Posted 1 year ago on Oct. 8, 2011, 8:41 p.m. EST by TechJunkie
from Miami Beach, FL
This content is user submitted and not an official statement
There are a lot of Occupy Wall Street protesters saying that voting is a "waste of time", and that they "will not vote again". Many people here are complaining that government is not responsive, that the Tea Party and conservatives have disproportionate influence, and that voting is futile. But isn't complaining about the Tea Party's influence the same thing as acknowledging that our government IS responsive, and that your vote CAN make a difference?
The Tea Party was able to hold the federal government hostage during the debt ceiling negotiations because they were effective at electing representatives to do their bidding. Recent union busting, draconian immigration laws, and business deregulation, are all examples of conservatives getting what they want because they're effective, goal-oriented participatants in the democratic process. There are Occupy Wall Street protesters repeating the slogan, "This is what democracy looks like." But protests are only part of what democracy looks like. Democracy also looks like Nikki Haley, Ron Johnson, and Rand Paul.
A lot of Occupy Wall Street protesters are jaded about the entire democratic process after the bitter experience of putting all of that energy into "Hope" and then getting nothing out of it. But how many of those Obama supporters voted for him and then left it all to him and expected him to somehow magically fix everything? Only 24% of people aged 18 to 29 voted in the 2010 mid-term elections. ( http://www.civicyouth.org/quick-facts/youth-voting/ ) Most of those people lean to the left, but they disenfranchised themselves through lack of commitment to the democratic process.
The Tea Party didn't make the same mistake. They held their protest rallies, they gave their speeches, and then they went home and voted. At the same time, elected conservative politicians are actively reforming the election process to stop liberals from voting. ( http://www.rollingstone.com/politics/news/the-gop-war-on-voting-20110830 ) But liberals are voluntarily forfeiting their right to vote, even without interference from conservatives.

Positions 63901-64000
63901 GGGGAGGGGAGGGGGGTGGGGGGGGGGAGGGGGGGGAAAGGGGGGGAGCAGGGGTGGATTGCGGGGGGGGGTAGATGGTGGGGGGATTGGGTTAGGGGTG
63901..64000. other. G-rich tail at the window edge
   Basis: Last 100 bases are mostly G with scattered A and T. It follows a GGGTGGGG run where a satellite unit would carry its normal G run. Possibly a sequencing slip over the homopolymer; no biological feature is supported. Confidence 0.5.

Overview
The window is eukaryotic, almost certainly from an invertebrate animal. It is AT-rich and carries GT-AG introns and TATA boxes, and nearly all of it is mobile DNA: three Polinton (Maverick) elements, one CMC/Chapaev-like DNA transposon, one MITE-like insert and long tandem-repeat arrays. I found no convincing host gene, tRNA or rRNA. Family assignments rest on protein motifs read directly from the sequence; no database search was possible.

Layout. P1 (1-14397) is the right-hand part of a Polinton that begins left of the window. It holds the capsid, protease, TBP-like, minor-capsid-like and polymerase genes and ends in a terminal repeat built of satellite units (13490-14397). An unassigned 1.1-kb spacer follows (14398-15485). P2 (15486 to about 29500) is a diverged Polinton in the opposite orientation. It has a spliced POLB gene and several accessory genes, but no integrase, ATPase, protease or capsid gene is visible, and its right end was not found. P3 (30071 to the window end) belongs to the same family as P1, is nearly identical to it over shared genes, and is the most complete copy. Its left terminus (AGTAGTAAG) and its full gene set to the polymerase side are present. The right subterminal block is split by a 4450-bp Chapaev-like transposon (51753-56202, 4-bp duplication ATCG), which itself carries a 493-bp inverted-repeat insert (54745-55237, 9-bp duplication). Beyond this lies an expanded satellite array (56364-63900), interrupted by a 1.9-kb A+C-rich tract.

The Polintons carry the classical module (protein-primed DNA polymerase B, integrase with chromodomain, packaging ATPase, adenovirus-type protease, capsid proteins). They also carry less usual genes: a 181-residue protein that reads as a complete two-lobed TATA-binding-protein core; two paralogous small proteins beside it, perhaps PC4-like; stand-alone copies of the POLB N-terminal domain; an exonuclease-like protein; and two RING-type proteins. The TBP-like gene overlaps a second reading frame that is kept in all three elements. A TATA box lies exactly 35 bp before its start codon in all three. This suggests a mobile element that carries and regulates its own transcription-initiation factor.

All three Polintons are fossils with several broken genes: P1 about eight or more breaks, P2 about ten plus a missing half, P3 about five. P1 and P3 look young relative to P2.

Instead of talking about obtaining a more responsive government through "demands" that would bypass the democratic process, Occupy Wall Street protesters should focus on effectively participating in the democratic process. That's what democracy looks like. Instead of talking about unrealistic fantasies like abolishing the electoral college, people should be thinking about voter registration drives. Elected conservative officials are already several steps ahead, passing laws to make it more difficult to organize voter registration drives. You can't fight against these tactics without participating in the democratic process.
The success or failure of the Occupy Wall Street protests hinges on the ability of the movement to focus its energy on participating effectively in democracy, and translating the energy and momentum into votes. If all of these protesters hang out and express discontent and scuffle with cops but then they don't vote, then the whole thing will be remembered as a pointless media stunt.
UPDATE: A year later, journalists are agreeing with my "pointless exercise in futility" assessment:
It will be an asterisk in the history books, if it gets a mention at all.
A year ago this week, the Occupy Wall Street movement got under way in Zuccotti Park in Lower Manhattan. The loose group of protesters, frustrated by the economic downturn, sought to blame Wall Street and corporate America for many of the nation’s ills.
While the movement’s first days did not receive much news coverage, it soon turned into a media frenzy, with some columnists comparing its importance to that of the Arab Spring, which led to the overthrow of leaders in several Middle Eastern and African countries, spurred by social media. Images of the Wall Street protesters getting arrested were looped on news channels and featured on the covers of newspapers. Big banks — and the famous Charging Bull statue that is an icon of Wall Street — were fortified with barricades. By the end of the year, Time magazine had named the protester its Person of the Year, perhaps rightly given the revolutions taking place around the world, but the magazine also lumped Occupy Wall Street in among the many meaningful movements taking place.
But now, 12 months later, it can and should be said that Occupy Wall Street was — perhaps this is going to sound indelicate — a fad.
It's ironic that originally most Occupiers rejected the idea of participating in democracy at all, whereas now most Occupiers seem to be working for the Obama 2012 campaign. Instead of supporting Occupy candidates who could have made government more responsive to OWS concerns, Occupiers are campaigning for establishment Democrats, while there is a Tea Partier running for Vice President. The Tea Party may actually put a candidate in the White House, while Occupy marches blindly onward toward its status as a footnote in history.